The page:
The next morning just after 5am, Marlize sent me a picture of the dawn that she took from the window across from Janu’s room. The hospital’s windows overlooked Cape Town harbour. I said, “This is the day the Lord has made; we WILL rejoice and be glad in it”. The anesthetist who had connected the nitric oxide machine the previous night walked in and greeted us, then she examined all of the monitors and the stats. She was amazed at how much better his Oxygen Index (OI) looked. Oxygen Index levels shows the ability of the lungs to transfer oxygen from the air we breathe into our blood. Doctors use it to determine the breathing capacity of a patient. The higher the index, the sicker the lungs. The day before it was on 25 and now it had decreased to 12. This being another big miracle that happened right in front of our eyes. The doctor said, “I don’t know what you are doing, but please keep on doing it”. We could testify that it was only by prayer and God’s grace that this was happening.
At about 12h00, as we sat by his bedside, (remember that we could not touch him, in case we woke him from his sedation) he opened his eyes and turned his head, searching for us. We jumped up and said, ‘Hey love, we’re just here, you can sleep, we won’t go anywhere.’ In his paralysed state we noticed a smile and he closed his eyes again. We knew then that he was going to be fine. From the very first moment we had been by his bedside, we had been softly playing instrumental worship music in the room. The atmosphere in his room was filled with God’s presence, which was so tangible for all who entered that they made comments about the peaceful atmosphere. We just smiled and knew it was God. We were not always sure about the beliefs of the medical staff and doctors looking after him, but we knew they were touched. We could see it and some of them were brave enough to admit it.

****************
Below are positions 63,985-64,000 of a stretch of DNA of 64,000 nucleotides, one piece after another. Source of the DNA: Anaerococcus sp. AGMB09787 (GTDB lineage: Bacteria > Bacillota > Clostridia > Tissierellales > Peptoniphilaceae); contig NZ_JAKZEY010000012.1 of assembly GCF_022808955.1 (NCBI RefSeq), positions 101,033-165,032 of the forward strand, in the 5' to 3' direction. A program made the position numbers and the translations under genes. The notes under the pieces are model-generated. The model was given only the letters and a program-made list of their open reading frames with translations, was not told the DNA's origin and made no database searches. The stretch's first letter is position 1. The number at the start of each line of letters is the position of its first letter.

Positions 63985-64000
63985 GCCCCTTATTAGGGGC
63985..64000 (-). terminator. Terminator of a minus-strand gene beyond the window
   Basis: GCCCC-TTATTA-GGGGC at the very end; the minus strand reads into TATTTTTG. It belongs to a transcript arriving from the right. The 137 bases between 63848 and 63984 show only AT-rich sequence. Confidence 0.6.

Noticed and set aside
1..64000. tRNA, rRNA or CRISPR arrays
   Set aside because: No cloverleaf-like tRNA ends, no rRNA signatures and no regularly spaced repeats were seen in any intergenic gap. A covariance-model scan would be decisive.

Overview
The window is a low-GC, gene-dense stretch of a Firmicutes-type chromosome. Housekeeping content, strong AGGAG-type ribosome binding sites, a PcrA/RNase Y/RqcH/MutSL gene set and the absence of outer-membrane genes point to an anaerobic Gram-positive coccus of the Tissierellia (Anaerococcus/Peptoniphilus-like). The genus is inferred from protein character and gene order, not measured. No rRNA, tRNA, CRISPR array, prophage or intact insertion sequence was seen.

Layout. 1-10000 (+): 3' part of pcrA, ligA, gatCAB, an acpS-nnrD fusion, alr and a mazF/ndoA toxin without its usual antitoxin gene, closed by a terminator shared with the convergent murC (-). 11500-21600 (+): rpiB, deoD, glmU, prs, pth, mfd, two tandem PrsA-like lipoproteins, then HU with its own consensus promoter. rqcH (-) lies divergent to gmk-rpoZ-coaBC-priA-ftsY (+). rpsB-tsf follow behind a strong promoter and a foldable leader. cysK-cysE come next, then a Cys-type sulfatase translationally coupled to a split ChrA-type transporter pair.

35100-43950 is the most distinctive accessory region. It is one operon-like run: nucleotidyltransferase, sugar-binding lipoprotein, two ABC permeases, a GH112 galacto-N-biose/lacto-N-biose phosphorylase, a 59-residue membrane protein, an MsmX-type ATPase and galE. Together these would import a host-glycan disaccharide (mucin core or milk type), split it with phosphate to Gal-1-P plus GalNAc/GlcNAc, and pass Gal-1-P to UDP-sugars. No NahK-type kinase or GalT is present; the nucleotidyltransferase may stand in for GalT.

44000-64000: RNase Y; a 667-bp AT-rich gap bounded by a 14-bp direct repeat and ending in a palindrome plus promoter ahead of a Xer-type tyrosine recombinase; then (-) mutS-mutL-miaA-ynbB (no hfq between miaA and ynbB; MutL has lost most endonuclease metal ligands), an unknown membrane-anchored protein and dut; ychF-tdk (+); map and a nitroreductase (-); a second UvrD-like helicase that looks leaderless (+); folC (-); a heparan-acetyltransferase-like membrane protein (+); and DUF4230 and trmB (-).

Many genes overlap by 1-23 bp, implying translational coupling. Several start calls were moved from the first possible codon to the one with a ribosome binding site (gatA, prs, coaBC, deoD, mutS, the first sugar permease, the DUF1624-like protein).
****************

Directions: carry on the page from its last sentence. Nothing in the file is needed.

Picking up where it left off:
6 Days after being admitted to Christiaan Barnard Hospital, they completely removed the Nitric Oxide and of the 12 lines connected to him with different medicines and drips, only 3 were left. He was slowly taken out of his paralysed state. Exactly one week to the hour after his vitals were recorded on file at Christiaan Barnard for the first time, the ventilator was removed completely. As he woke up, Janu never stopped smiling at us. That afternoon, I wrote a song called ‘Grace Upon Grace Upon Grace’ and would like to share with you some lines in the song: